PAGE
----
Prescott General Plan gets P&Z Commission OK
Making the general plan more general: That was the result of some last-minute steps that the Planning and Zoning Commission took this week with the draft plan.
The commission took its final look at the 116-page plan on Thursday, before unanimously voting to recommend approval to the Prescott City Council.
The vote came after months of section-by-section review of the draft document. Earlier this past month, for instance, the commission refined the plan's language on the impact of group recovery homes and vacation rentals on neighborhoods, and also looked at parking in the downtown, workforce house, and "firewise" practices.
Before last week's decision, commissioners further tightened up the plan by taking out a reference to the Highway 69 corridor in the section on workforce (affordable) housing. Planning Manager George Worley explained that the Highway 69 reference dates back to the 2003 plan, when the highway area was among the city's main commercial corridors. Since then, he said, other areas have emerged as well.
The removal of the Highway 69 reference "made it less specific" to one area, Worley said.
The commission also removed language that refers to the need to take "active measures" against panhandlers and vagrancy. Again, Worley said the previous language was too specific for a general plan.
Likewise for a section on outdoor lighting, which Worley said had outlined the types of lighting that the city would allow.
With the positive recommendation from the commission, the plan will now go on to the City Council for further review.
Worley said the council is scheduled to get an update on the draft plan on Dec. 2, which likely will set off a series of future council discussions about the plan.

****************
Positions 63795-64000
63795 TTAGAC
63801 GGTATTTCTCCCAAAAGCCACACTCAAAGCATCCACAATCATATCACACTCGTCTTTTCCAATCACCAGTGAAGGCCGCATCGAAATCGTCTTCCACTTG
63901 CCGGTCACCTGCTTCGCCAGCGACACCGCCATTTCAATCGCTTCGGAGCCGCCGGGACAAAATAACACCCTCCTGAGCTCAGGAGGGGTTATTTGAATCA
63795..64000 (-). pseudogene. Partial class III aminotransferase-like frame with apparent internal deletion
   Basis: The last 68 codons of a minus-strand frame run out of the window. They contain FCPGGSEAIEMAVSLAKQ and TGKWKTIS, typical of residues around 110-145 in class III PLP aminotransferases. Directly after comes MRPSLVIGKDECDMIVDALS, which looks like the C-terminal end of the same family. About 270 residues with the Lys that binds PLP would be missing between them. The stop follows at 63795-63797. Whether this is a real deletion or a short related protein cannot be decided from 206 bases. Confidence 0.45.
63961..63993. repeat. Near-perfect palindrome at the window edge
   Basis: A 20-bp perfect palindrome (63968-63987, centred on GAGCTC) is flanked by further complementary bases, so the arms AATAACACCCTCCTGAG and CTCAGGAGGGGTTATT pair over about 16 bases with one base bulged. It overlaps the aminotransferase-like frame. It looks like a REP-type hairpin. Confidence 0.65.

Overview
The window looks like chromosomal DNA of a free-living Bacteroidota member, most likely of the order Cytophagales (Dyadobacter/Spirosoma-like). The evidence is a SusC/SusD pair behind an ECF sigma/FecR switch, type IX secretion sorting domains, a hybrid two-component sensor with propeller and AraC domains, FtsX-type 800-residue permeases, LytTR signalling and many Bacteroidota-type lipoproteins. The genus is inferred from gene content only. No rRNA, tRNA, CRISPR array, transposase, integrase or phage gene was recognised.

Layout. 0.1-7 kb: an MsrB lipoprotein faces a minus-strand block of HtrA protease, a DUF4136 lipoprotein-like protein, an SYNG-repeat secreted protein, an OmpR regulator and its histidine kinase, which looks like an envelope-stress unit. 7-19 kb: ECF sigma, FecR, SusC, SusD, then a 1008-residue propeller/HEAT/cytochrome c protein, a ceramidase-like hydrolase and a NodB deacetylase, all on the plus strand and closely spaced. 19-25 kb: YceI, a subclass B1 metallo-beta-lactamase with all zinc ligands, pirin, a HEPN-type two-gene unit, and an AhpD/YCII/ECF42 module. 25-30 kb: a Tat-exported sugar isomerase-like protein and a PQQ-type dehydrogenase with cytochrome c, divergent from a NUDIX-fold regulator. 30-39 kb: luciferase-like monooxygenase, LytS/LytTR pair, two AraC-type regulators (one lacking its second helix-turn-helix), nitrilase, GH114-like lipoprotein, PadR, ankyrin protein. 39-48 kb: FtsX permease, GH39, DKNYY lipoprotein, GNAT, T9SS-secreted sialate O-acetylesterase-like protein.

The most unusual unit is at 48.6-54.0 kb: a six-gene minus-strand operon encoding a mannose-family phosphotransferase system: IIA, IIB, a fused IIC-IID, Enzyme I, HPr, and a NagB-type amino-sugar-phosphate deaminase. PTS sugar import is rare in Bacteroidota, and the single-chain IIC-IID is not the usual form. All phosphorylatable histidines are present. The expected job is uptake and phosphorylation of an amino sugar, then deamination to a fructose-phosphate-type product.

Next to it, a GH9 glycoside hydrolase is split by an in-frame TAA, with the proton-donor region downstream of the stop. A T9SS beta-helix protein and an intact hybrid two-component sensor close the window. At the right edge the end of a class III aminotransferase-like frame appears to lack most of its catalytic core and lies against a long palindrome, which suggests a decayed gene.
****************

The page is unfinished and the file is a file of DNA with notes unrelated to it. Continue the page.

Ultimately, it will be up to the council to send the plan to the voters for final approval. Worley said the city is now eyeing either the Aug. 25, 2015, city primary, or the Nov. 3, 2015 general election for a vote on the general plan.
In order for the general plan to make it on the primary ballot, City Clerk Dana DeLong said a council vote to set the election would have to take place by late April. For the item to get on the general-election ballot, the council would have to act by early July.
The proposed plan includes 12 elements: introduction; history and physical environment; existing conditions and trends; general plan summary; land use; growth management and cost of development; circulation; open space; environmental planning; water resources; economic development; and community quality.
The plan's introduction emphasizes that the document "does not have the effect of law." Rather, it states, the general plan is an expression of the community's preferred future."
The general plan rewrite dates back to May 2011, when the City Council-appointed general plan committee assembled to begin updating the city's 2003 general plan.
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